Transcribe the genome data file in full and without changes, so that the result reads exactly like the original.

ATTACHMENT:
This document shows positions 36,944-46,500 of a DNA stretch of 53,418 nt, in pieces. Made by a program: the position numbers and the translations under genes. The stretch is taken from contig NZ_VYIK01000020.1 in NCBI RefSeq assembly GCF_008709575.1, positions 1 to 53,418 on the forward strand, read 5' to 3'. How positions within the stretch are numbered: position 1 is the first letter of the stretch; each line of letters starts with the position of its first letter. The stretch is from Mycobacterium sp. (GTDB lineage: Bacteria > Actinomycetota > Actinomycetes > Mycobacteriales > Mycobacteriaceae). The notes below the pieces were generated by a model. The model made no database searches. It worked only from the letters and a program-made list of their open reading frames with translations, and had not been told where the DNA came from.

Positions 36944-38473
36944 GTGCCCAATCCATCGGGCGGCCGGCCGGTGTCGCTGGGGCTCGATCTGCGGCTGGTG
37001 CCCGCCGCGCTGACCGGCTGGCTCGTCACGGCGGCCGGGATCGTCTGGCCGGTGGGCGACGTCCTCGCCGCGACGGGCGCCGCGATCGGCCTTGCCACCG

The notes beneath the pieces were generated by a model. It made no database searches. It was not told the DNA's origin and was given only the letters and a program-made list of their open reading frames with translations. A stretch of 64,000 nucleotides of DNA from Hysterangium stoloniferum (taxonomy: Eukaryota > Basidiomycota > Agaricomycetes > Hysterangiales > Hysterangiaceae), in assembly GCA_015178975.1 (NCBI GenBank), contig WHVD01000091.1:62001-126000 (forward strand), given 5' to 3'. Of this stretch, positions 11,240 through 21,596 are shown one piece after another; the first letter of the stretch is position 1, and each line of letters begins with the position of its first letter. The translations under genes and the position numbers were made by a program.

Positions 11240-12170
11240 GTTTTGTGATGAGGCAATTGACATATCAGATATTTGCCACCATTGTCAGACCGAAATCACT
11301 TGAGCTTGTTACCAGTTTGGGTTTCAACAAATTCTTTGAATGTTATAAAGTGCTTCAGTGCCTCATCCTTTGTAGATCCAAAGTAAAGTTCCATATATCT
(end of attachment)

This document shows positions 36,944-46,500 of a DNA stretch of 53,418 nt, in pieces. Made by a program: the position numbers and the translations under genes. The stretch is taken from contig NZ_VYIK01000020.1 in NCBI RefSeq assembly GCF_008709575.1, positions 1 to 53,418 on the forward strand, read 5' to 3'. How positions within the stretch are numbered: position 1 is the first letter of the stretch; each line of letters starts with the position of its first letter. The stretch is from Mycobacterium sp. (GTDB lineage: Bacteria > Actinomycetota > Actinomycetes > Mycobacteriales > Mycobacteriaceae). The notes below the pieces were generated by a model. The model made no database searches. It worked only from the letters and a program-made list of their open reading frames with translations, and had not been told where the DNA came from.

Positions 36944-38473
36944 GTGCCCAATCCATCGGGCGGCCGGCCGGTGTCGCTGGGGCTCGATCTGCGGCTGGTG
37001 CCCGCCGCGCTGACCGGCTGGCTCGTCACGGCGGCCGGGATCGTCTGGCCGGTGGGCGACGTCCTCGCCGCGACGGGCGCCGCGATCGGCCTTGCCACCG

The notes beneath the pieces were generated by a model. It made no database searches. It was not told the DNA's origin and was given only the letters and a program-made list of their open reading frames with translations. A stretch of 64,000 nucleotides of DNA from Hysterangium stoloniferum (taxonomy: Eukaryota > Basidiomycota > Agaricomycetes > Hysterangiales > Hysterangiaceae), in assembly GCA_015178975.1 (NCBI GenBank), contig WHVD01000091.1:62001-126000 (forward strand), given 5' to 3'. Of this stretch, positions 11,240 through 21,596 are shown one piece after another; the first letter of the stretch is position 1, and each line of letters begins with the position of its first letter. The translations under genes and the position numbers were made by a program.

Positions 11240-12170
11240 GTTTTGTGATGAGGCAATTGACATATCAGATATTTGCCACCATTGTCAGACCGAAATCACT
11301 TGAGCTTGTTACCAGTTTGGGTTTCAACAAATTCTTTGAATGTTATAAAGTGCTTCAGTGCCTCATCCTTTGTAGATCCAAAGTAAAGTTCCATATATCT